TRENTON, N.J. – A Hicksville, New York, man was sentenced today to 63 months in prison for his role in one of the largest credit card fraud schemes ever charged by the Justice Department, U.S. Attorney Paul J. Fishman announced.
Ijaz Butt, 57, previously pleaded guilty before U.S. District Judge Anne E. Thompson to Count One of an indictment charging him with conspiracy to commit bank fraud. Judge Thompson imposed the sentence today in Trenton federal court.
According to documents filed in this case and statements made in court:
Butt was originally charged in February 2013 as part of a conspiracy to fabricate more than 7,000 false identities to obtain tens of thousands of credit cards. Since then, 19 people, including Butt, have pleaded guilty in connection with the scheme.
The scheme involved a three-step process in which the defendants would make up a false identity by creating fraudulent identification documents and a phony credit profile with the major credit bureaus; pump up the credit of the false identity by providing bogus information about that identity’s creditworthiness; then borrowed or spent as much as they could without repaying the debts – causing more than $200 million in confirmed losses to businesses and financial institutions.
The scope of the criminal fraud enterprise required Butt and other conspirators to construct an elaborate network of false identities. Across the country, the conspirators maintained more than 1,800 “drop addresses,” including houses, apartments and post office boxes, which they used as the mailing addresses of the false identities.
Butt admitted that he helped obtain credit cards in the name of third parties – many of which were fictional – then directed the credit cards to be mailed to addresses controlled by members of the conspiracy. He also admitted they knew the cards would be used fraudulently at businesses.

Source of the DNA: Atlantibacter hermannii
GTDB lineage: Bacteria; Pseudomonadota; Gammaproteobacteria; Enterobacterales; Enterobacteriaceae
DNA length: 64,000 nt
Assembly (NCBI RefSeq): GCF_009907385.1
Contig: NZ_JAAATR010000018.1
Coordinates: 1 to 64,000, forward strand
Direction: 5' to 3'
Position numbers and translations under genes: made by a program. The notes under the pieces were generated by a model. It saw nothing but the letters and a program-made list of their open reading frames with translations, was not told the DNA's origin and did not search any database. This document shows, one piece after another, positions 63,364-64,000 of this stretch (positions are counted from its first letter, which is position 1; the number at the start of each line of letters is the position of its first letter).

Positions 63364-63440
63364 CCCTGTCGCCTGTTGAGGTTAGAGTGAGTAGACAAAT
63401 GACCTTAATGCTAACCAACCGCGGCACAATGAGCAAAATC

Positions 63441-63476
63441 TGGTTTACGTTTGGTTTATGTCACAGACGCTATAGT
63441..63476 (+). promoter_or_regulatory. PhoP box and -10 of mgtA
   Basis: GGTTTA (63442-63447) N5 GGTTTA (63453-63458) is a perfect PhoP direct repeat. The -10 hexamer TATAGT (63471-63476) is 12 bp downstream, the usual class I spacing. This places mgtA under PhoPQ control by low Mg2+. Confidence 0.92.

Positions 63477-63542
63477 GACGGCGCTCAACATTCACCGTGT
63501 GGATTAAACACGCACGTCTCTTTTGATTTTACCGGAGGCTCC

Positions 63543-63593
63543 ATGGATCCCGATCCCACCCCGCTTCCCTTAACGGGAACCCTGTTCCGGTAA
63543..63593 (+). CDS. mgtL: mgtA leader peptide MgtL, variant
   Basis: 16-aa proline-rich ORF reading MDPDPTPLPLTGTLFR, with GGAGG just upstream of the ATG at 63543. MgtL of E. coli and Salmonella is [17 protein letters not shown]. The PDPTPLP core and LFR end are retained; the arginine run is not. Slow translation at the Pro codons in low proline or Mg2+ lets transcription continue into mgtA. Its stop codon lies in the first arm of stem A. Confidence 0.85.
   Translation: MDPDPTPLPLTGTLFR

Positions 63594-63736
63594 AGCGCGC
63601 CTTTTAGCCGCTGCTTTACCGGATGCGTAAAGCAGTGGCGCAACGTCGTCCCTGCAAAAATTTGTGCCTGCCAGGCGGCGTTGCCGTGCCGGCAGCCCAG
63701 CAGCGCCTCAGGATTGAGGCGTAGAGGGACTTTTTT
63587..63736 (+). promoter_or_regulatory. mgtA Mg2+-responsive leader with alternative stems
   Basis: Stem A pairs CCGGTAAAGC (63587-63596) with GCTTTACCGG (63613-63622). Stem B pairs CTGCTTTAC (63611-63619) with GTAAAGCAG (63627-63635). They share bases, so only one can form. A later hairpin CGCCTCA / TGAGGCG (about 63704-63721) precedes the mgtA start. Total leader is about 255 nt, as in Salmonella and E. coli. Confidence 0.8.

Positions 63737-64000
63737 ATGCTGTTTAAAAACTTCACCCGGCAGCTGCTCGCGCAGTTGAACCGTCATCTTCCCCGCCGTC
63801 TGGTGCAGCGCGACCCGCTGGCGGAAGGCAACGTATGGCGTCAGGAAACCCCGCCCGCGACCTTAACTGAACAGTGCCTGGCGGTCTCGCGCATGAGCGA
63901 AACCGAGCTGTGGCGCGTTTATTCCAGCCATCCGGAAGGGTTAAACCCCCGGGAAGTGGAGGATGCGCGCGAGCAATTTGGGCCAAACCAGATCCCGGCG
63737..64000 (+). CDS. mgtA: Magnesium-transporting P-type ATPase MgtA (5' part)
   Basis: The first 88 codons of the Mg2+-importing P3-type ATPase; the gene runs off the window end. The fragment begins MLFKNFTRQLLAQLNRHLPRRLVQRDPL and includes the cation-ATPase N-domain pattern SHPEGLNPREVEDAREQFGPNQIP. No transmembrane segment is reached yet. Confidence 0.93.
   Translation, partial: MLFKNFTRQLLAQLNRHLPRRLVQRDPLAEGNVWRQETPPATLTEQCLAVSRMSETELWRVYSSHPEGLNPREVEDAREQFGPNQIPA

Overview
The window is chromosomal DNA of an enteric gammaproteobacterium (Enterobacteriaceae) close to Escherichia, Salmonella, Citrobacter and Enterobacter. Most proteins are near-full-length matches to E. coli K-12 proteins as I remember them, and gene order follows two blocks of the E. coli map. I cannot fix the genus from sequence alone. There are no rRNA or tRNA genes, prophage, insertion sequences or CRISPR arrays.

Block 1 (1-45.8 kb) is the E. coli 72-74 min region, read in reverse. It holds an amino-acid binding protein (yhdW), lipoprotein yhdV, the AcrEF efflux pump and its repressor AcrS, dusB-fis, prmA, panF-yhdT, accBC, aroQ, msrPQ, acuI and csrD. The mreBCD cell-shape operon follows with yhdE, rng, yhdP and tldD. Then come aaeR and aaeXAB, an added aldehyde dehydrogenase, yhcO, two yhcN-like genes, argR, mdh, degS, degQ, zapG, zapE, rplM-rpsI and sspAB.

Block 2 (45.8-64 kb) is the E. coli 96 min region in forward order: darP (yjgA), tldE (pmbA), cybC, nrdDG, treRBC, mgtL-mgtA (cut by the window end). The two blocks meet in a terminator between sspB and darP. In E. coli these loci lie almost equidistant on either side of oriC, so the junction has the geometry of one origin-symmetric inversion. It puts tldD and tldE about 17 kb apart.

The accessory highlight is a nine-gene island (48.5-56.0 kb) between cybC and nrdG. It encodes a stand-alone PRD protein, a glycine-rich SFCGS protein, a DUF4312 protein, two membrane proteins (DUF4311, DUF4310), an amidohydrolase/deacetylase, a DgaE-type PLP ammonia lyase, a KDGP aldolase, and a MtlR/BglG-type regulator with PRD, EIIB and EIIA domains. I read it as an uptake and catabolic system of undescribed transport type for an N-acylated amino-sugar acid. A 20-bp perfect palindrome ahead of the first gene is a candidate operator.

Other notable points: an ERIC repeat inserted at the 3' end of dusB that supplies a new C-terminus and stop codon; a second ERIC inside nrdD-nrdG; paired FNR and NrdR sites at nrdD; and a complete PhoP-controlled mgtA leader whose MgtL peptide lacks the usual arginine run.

In addition to the prison term, Judge Thompson sentenced Butt to three years of supervised release and fined him $3,000.
U.S. Attorney Fishman credited special agents of the FBI’s Cyber Division, under the direction of Special Agent in Charge Timothy Gallagher in Newark; postal inspectors with the U.S. Postal Inspection Service, under the direction of Inspector in Charge Maria L. Kelokates, Newark Division; and special agents of the U.S. Secret Service, under the direction of Special Agent in Charge Mark McKevitt, with the investigation leading to today’s sentencing. He also thanked the U.S. Social Security Administration for its assistance.
The government is represented by Assistant U.S. Attorneys Daniel V. Shapiro and Zach Intrater of the U.S. Attorney’s Office Economic Crimes Unit and Barbara Ward, Acting Chief of the office’s Asset Forfeiture and Money Laundering Unit in Newark.
This case was brought in coordination with President Barack Obama’s Financial Fraud Enforcement Task Force. The task force was established to wage an aggressive, coordinated and proactive effort to investigate and prosecute financial crimes. With more than 20 federal agencies, 94 U.S. Attorneys’ offices and state and local partners, it’s the broadest coalition of law enforcement, investigatory and regulatory agencies ever assembled to combat fraud. Since its formation, the task force has made great strides in facilitating increased investigation and prosecution of financial crimes; enhancing coordination and cooperation among federal, state and local authorities; addressing discrimination in the lending and financial markets and conducting outreach to the public, victims, financial institutions and other organizations. Over the past three fiscal years, the Justice Department has filed nearly 10,000 financial fraud cases against nearly 15,000 defendants including more than 2,900 mortgage fraud defendants. For more information on the task force, please visit www.stopfraud.gov.